The following op-ed (Part 2) by Harvey Rosenfield, the founder of Consumer Watchdog and the author of Proposition 103, was published in The Daily Journal of Los Angeles on Monday, November 16, 2010. (Read Part 1 here.)
Twenty-two years ago, California voters overhauled the Insurance Code. Proposition 103 bars unfair practices and requires stringent regulation of auto, home and business insurance rates. To protect their reforms, the voters also gave themselves the unconditional right to bring civil suits against insurance companies that violated any provision of Proposition 103. But the industry now argues that the Insurance Code still bars such lawsuits – as if Proposition 103 had never passed.
The first appellate court to undertake a thorough analysis of the Proposition 103 statutory framework was Division One of the 2nd District, in Donabedian v. Mercury Insurance Co. (2004) 116 Cal.App.4th 968. The Insurance Commissioner and Consumer Watchdog filed lengthy amicus briefs on behalf of the plaintiff. State Farm and later 21st Century weighed in on behalf of Mercury.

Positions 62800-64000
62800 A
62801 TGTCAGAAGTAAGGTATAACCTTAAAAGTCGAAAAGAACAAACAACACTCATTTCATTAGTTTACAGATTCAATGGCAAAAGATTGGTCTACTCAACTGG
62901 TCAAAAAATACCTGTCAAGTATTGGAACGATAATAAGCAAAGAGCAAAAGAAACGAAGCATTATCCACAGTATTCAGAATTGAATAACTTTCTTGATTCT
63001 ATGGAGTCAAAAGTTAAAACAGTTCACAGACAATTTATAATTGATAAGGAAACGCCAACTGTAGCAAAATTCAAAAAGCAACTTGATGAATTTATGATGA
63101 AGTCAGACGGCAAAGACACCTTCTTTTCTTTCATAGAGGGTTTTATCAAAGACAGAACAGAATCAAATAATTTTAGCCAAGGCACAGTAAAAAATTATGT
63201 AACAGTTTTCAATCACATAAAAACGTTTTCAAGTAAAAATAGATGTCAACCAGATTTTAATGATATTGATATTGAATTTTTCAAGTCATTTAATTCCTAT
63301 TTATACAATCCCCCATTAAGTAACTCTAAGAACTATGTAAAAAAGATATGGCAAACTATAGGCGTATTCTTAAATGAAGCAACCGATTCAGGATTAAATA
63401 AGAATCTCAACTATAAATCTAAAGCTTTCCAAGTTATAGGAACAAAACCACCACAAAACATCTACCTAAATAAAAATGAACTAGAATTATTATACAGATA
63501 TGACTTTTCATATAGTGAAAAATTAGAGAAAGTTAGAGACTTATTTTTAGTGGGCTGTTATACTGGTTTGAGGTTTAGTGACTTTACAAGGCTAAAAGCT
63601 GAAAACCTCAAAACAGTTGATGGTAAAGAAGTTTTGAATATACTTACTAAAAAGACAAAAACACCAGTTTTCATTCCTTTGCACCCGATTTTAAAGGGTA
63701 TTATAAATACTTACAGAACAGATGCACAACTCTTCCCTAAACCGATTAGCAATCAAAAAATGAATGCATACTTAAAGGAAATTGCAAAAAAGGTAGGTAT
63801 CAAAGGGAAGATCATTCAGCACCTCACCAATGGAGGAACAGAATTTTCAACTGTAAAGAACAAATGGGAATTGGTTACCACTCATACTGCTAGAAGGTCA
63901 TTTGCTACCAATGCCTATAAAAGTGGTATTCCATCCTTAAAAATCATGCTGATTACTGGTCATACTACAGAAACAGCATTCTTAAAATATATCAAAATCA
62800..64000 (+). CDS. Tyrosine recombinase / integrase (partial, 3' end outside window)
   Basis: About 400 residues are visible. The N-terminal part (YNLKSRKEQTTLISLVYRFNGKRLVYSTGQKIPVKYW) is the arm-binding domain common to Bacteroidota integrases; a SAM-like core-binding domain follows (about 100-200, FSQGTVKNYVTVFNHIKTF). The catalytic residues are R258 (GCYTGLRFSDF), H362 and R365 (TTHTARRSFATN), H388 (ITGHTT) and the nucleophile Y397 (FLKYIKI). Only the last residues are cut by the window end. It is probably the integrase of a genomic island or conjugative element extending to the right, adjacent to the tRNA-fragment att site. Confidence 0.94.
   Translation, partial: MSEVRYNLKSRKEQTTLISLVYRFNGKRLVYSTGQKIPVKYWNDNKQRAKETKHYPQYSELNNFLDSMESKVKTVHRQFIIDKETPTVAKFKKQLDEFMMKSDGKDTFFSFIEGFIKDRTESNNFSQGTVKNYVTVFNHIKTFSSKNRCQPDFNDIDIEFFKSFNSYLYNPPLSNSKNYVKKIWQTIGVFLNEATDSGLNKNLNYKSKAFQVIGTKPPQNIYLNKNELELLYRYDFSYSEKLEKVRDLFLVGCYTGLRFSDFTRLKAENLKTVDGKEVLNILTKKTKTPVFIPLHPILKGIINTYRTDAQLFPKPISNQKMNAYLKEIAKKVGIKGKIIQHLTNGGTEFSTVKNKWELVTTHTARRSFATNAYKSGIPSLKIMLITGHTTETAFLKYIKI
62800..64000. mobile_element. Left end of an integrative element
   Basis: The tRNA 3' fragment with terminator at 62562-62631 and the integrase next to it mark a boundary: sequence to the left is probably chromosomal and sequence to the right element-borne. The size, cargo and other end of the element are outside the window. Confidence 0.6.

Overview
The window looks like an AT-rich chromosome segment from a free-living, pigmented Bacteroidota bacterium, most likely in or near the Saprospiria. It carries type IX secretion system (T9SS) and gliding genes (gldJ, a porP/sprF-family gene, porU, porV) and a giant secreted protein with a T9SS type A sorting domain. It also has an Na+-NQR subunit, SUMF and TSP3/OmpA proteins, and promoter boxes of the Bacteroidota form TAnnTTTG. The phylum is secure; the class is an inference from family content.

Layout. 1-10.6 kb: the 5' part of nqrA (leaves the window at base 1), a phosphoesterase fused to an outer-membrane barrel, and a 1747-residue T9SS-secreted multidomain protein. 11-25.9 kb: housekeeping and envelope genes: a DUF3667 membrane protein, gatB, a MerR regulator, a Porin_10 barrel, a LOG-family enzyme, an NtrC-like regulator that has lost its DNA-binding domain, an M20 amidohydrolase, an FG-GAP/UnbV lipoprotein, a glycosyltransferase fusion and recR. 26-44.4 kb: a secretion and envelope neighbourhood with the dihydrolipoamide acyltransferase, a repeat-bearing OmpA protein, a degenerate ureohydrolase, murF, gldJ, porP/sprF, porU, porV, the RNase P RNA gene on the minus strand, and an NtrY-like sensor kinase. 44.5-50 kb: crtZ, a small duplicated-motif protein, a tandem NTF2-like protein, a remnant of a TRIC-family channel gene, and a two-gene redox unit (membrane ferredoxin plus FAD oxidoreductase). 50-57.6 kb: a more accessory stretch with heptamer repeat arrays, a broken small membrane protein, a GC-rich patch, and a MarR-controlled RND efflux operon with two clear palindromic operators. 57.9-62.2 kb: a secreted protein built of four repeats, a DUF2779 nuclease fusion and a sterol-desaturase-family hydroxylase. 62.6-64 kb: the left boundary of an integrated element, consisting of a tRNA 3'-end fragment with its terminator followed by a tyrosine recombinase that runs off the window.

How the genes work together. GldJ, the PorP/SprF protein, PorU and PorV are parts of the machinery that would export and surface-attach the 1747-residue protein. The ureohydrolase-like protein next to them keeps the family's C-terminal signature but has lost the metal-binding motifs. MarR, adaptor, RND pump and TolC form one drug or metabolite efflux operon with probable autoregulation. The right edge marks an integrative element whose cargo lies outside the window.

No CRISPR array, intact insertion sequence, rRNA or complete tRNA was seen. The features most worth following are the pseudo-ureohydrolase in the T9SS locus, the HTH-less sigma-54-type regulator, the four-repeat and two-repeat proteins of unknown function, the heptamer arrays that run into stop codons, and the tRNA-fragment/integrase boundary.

The Donabedian court began with a review of Proposition 103's language and legislative history. It concluded that the Commissioner no longer had "exclusive jurisdiction": "'the voters vested the power to enforce the Insurance Code in the public as well as the Commissioner. As the plain text of Insurance Code sections 1861.03 and 1861.10 make[s] clear, Proposition 103 established a private right of action for [its] enforcement.'"